Police in China arrested 21 employees at the country’s largest online finance business late Sunday, in what could be the biggest financial fraud in Chinese history, the Associated Press (AP) reported, citing local media.
An online peer-to-peer lender, Ezubao, was accused of running a scam that duped almost 900,000 investors for a total of about 50 billion yuan ($7.6 billion), Reuters reported, citing China's official Xinhua News Agency. Chinese police reportedly said they had sealed, frozen and seized the assets of Ezubao and its linked companies as part of the investigation.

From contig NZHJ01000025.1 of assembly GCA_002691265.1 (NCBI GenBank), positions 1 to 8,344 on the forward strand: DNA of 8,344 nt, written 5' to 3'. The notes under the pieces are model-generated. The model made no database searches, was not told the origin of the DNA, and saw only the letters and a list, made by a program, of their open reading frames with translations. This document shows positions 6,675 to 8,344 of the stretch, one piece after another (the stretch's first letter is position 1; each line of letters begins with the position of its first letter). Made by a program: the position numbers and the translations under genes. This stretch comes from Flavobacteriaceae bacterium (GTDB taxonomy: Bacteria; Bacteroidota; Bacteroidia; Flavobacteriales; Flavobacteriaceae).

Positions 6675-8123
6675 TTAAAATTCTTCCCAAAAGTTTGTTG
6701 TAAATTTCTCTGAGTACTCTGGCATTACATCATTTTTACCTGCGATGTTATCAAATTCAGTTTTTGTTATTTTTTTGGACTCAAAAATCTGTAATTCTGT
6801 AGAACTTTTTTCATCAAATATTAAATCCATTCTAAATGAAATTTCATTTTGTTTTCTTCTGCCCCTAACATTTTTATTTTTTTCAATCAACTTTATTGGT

Among those reportedly arrested was Ding Ning, chairman of Yucheng Group, which owns Ezubao. The online financing company rose from obscurity to become China’s largest business of its kind over a period of about 18 months, according to the AP.
Xinhua called the fraud a Ponzi scheme while the South China Morning Post reported that Ding, 34, used the money fleeced from investors to finance his own lavish lifestyle and to develop a positive company image.
The company was launched in July 2014, according to Reuters, and over 95 percent of the projects listed on the financing platform were allegedly fake. The website offered investors annual returns between 9 and 14.6 percent, but most of the investors’ money was used to pay old debts, the Straits Times reported, citing Xinhua.
China’s fast-growing wealth management industry, worth $2.6 trillion, according to Reuters, is loosely regulated. Promising returns higher than traditional banks, it has attracted a deluge of investments from the country’s burgeoning middle class.